Zika Virus Outbreak Likely In U.S.

A Zika virus outbreak is likely to be seen in the United States as summer approaches, says experts. So far, there have been 350 discovered cases of the Zika virus within the United States, but in all cases, the patients were travelers and had become infected outside the U.S.

The Huffington Post recently reported that experts were expressing concern over a possible Zika virus outbreak within the U.S. as the weather reaches warmer temperatures. About 30 states inside the U.S. have been found to harbor the Aedes aegypti mosquito, which is a carrier of the Zika virus.

“It is likely we will have what is called a local outbreak,” Dr. Anthony Fauci, the director of the U.S. National Institute of Allergy and Infectious Diseases, told CNBC.

The Zika virus is not a huge cause for concern for most healthy adults. About 80 percent of people who contract the virus see no symptoms at all. For those that do, the symptoms usually cease in about a week and have no lasting negative effects. However, experts say the danger should not be ignored. For some, the effects of the Zika virus can be devastating. The virus can be very harmful to an unborn child and has been linked to several neurological ailments, which Fauci calls “disturbing.”

CNBC reported that the Zika virus is “scarier than we thought.”

The Zika virus, which is typically transmitted through the bite of a mosquito or sexual contact, can give adults the paralyzing Guillain-Barre syndrome. The Inquisitr reported the Zika virus is also a likely cause of several cases of microcephaly, a rare birth defect that produces an unusually small head. Microcephaly typically indicates poor brain development.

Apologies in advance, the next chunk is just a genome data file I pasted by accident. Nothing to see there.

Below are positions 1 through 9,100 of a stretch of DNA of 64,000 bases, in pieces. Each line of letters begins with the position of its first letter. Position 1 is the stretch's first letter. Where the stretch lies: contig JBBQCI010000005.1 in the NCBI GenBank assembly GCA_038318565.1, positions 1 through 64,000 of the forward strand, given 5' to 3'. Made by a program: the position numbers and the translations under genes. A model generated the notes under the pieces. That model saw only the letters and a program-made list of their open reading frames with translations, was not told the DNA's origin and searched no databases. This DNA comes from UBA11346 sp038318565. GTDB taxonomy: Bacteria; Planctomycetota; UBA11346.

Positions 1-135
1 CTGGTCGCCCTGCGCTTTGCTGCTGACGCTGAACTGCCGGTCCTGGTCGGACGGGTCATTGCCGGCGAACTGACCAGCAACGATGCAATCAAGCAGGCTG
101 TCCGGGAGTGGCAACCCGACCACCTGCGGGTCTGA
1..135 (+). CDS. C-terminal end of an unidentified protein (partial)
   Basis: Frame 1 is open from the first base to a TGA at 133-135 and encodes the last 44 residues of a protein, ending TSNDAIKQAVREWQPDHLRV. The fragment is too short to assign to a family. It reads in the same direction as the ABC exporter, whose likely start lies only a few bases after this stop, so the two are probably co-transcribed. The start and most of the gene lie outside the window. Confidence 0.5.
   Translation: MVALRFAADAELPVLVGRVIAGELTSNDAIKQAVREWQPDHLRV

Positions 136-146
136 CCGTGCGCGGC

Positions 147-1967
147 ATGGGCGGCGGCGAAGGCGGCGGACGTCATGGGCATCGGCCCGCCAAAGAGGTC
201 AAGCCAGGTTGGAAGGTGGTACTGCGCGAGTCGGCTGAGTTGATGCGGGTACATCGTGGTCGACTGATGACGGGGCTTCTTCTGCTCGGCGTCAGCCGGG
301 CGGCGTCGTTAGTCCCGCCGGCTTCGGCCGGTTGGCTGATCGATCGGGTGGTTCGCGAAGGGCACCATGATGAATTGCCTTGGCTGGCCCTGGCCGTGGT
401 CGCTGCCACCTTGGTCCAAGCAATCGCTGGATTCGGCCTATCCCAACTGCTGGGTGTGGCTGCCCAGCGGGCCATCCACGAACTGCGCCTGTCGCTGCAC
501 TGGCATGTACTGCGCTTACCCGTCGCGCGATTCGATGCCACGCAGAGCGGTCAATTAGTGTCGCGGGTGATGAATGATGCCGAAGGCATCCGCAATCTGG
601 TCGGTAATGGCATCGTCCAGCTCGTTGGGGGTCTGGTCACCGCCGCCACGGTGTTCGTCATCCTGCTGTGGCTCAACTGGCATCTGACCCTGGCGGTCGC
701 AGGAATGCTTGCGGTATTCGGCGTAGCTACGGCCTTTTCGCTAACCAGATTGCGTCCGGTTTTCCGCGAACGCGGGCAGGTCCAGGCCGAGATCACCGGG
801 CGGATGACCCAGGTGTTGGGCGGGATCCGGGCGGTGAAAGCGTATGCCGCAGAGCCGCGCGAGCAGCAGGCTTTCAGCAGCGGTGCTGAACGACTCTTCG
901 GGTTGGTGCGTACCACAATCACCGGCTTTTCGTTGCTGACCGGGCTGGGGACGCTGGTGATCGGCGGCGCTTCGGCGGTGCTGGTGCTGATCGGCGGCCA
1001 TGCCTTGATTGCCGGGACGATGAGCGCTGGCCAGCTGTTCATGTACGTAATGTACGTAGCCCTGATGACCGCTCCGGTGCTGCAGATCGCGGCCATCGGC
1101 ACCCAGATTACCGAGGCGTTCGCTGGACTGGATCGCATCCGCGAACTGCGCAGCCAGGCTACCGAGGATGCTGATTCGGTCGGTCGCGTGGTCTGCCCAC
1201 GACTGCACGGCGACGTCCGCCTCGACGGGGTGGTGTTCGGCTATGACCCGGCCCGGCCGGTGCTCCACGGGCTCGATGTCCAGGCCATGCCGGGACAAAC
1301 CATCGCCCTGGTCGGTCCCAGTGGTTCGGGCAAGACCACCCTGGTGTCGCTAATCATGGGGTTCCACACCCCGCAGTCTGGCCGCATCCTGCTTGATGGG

The Centers for Disease Control and Prevention even suggests pregnant women not travel to areas where there has been a Zika virus outbreak. The CDC has issued a health advisory for all those who have traveled or are planning to travel to Central America, South America, the Caribbean, and Mexico.

“There are only individual case reports of significant neurological damage to people, not just the fetuses but an adult that would get infected,” said Dr. Anthony Facui. “Things that they call meningoencephalitis, which is an inflammation of the brain and the covering around the brain, spinal cord damage due to what we call myelitis. So far they look unusual, but at least we’ve seen them and that’s concerning.”

“The threat of at least having some local outbreak is likely I would think. It’s up to us now to make sure when it happens, we contain it,” added Fauci.

There are ways the general population can assist in controlling a Zika virus outbreak. One important area is not allowing stagnant water to collect, which is a breeding ground for the disease-carrying mosquito.

The New York Times announced New York’s $21 million dollar campaign to help prevent a Zika virus outbreak. The plan includes such things as getting rid of standing water, testing for pregnant women who fear they may have been exposed, and an increased number of mosquito traps.

The Inquisitr reported on the controversial proposal to release GMO mosquitos to combat the Zika virus. The FDA recently granted approval of the use of the GMO mosquitos in Florida. Many Florida residents are not happy about being the government’s guinea pigs, especially since no cases of the Zika virus have been reported in the area. There is also the conspiracy theory that GMO mosquitos are the cause of the Zika virus.

A Zika virus vaccine is in the works, and testing will begin in September. However, a vaccine will take years before it’s available to the public. In the meantime, Dr. Anthony Fauci has urged the U.S. government to allow for a $1.9 million dollar emergency budget to help fight the spread of the Zika virus.

[Photo by Mario Tama/Getty Images]